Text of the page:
|The Frankfurt-Tipp rating:|
|Original title:||St. Vincent|
|Production country:||USA 2014|
|Running time:||Approx. 103 min.|
Vincent (Bill Murray) is not exactly a dream neighbor. The old gentleman is extremely grumpy, constantly drunk, has regular visits from pregnant stripper Daka (Naomi Watts) and the curmudgeon with a penchant for horse betting has apparently never heard of gardening either. So Vincent isn't exactly a person you want your kid to be around. And so single parent Maggie (Melissa McCarthy) isn't at all thrilled about the idea of Vincent, of all people, looking after her 12-year-old son Oliver (Jaeden Lieberher). But she has no choice, because if she doesn't want to lose custody of the boy, she has to hold her own in her new job. And the only way to do that is to have someone take care of Oliver after school. But in her worst nightmares, Maggie never imagined that the retiree would be guiding her darling son through life's tough school in bars, strip clubs or the racetrack - laying the foundation for a most unusual friendship.
For his feature debut, St. Vincent, director and screenwriter Ted Melfi drew inspiration from a very personal story. After his brother died when he was only 38, Melfi and his wife adopted his 11-year-old daughter, who otherwise would have had to be placed in a home. Then, when the girl had to write an essay in her school about a saint and people who represented him in real life, she chose St. William of Rochester, the patron saint of adopted children, and Melfi to represent him. The filmmaker was so moved by this, and he quickly became convinced that this story would be perfect for a movie subject.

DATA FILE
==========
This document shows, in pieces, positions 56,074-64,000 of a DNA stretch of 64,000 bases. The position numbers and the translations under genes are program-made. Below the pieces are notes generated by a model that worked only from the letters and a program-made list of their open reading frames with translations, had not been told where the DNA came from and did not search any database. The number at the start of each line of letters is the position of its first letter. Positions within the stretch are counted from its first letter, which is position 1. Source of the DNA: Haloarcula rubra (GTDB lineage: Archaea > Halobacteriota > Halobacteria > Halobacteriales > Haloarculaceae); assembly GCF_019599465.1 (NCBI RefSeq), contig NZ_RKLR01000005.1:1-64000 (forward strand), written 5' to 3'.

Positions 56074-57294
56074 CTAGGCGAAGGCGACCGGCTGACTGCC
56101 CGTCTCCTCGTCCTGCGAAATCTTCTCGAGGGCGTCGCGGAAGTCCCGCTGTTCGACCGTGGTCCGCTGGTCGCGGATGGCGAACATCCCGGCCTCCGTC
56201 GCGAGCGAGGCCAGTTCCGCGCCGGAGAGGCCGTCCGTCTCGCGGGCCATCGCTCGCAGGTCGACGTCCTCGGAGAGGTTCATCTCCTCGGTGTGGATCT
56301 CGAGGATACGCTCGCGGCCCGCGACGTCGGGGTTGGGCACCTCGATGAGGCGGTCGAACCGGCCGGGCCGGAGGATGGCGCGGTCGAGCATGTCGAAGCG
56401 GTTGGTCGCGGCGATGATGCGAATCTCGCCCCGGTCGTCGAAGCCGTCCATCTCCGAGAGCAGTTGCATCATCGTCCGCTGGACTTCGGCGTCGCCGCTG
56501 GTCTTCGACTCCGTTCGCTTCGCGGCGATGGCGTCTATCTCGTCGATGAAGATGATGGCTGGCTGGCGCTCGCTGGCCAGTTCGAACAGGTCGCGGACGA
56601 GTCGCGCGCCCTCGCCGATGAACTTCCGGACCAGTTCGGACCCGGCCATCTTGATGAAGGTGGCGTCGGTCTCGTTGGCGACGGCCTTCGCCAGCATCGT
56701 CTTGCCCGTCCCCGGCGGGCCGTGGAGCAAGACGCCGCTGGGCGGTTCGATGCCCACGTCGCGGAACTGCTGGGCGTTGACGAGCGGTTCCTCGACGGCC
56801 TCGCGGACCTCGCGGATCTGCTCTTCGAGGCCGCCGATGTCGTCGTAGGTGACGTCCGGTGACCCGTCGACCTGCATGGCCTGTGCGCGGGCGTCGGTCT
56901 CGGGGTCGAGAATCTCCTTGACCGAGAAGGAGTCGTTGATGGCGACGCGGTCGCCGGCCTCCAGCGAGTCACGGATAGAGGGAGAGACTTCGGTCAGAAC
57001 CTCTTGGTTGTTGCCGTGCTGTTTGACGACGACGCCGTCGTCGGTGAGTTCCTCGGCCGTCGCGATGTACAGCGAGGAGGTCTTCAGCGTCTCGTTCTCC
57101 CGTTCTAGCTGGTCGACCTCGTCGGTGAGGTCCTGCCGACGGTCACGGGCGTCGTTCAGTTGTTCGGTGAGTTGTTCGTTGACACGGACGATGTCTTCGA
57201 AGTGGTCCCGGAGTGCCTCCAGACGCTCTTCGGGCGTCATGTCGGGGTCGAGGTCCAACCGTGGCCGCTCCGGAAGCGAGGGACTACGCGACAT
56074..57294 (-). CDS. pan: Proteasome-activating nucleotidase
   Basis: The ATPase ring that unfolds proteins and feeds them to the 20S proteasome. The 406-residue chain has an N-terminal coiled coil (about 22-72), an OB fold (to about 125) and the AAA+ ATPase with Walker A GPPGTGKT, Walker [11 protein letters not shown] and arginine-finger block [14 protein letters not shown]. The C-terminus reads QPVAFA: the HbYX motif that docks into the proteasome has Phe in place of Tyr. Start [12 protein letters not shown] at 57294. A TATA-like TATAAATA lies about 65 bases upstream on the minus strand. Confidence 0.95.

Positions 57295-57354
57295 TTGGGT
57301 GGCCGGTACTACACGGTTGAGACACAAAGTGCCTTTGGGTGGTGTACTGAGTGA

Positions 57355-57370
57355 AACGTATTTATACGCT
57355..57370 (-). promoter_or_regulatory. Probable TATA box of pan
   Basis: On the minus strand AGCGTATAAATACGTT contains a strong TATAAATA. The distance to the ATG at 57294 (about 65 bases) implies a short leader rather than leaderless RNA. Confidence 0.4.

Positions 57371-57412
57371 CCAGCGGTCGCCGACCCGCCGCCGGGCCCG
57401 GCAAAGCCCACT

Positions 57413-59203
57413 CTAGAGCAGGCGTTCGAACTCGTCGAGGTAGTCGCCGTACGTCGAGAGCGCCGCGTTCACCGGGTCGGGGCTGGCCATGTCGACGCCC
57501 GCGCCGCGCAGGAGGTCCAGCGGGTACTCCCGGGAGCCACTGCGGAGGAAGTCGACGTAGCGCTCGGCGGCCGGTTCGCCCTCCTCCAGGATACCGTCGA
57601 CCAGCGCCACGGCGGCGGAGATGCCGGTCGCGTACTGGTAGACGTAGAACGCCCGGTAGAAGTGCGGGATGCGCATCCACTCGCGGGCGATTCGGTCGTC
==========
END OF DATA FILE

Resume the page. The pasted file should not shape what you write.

Fortunately, in writing the screenplay, he resisted the temptation to concoct a maudlin drama out of the material. Rather, his personal experience served as the basis for a wonderfully quirky comedy that at first seems strongly reminiscent of Nick Hornby's About a Boy. But while the parallels between the two stories can't be dismissed, Melfi's film ultimately possesses its own unique character. This one finds the perfect balance between comedy and drama, between humor and emotion, so that in the end a magical feel-good film has emerged that offers Bill Murray a real parade role.
For the curmudgeonly pensioner with the good heart, Murray is simply the perfect casting. As badly as Vincent behaves, thanks to Murray's performance you quickly take him into your heart as an audience member. You realize what Oliver sees in the old man and why he finds a way into life through him, which has been denied to him so far. This might sound a bit maudlin, and maybe it would be, if Melfi didn't always include some wonderfully irreverent and sometimes a bit mischievous humor in the story, which almost nips any kind of kitsch in the bud. He then fails to do so in the not exactly original finale, but since this too is extremely charmingly realized and is really the only somewhat gritty scene in the film, one is only too happy to forgive him for it.
There is no question that Bill Murray carries the film. He makes St. Vincent a genuine delight every second of the way. But his co-stars also do their thing really well. Naomi Watts gives the sometimes painfully honest lady of the night with a wonderful coldness, while Melissa McCarthy almost completely pulls her game back and finally shows once again that she can do more than play grimacing trash queens. The biggest discovery, however, is newcomer Jaeden Lieberher, who comes across as very natural and unspent. The boy provides the perfect counterbalance to Murray's misanthrope without coming across as too forcedly cute or precocious.
St. Vincent is a charming little film that, while not without its flaws, ends up spreading so much good cheer that any small flaws are instantly forgotten. In the end, the satisfied smiles on the audience's faces dominate over any slightly tired gag and ensure that there is only one permissible conclusion for this comedy: Absolutely worth seeing!
An article by Frankfurt-Tipp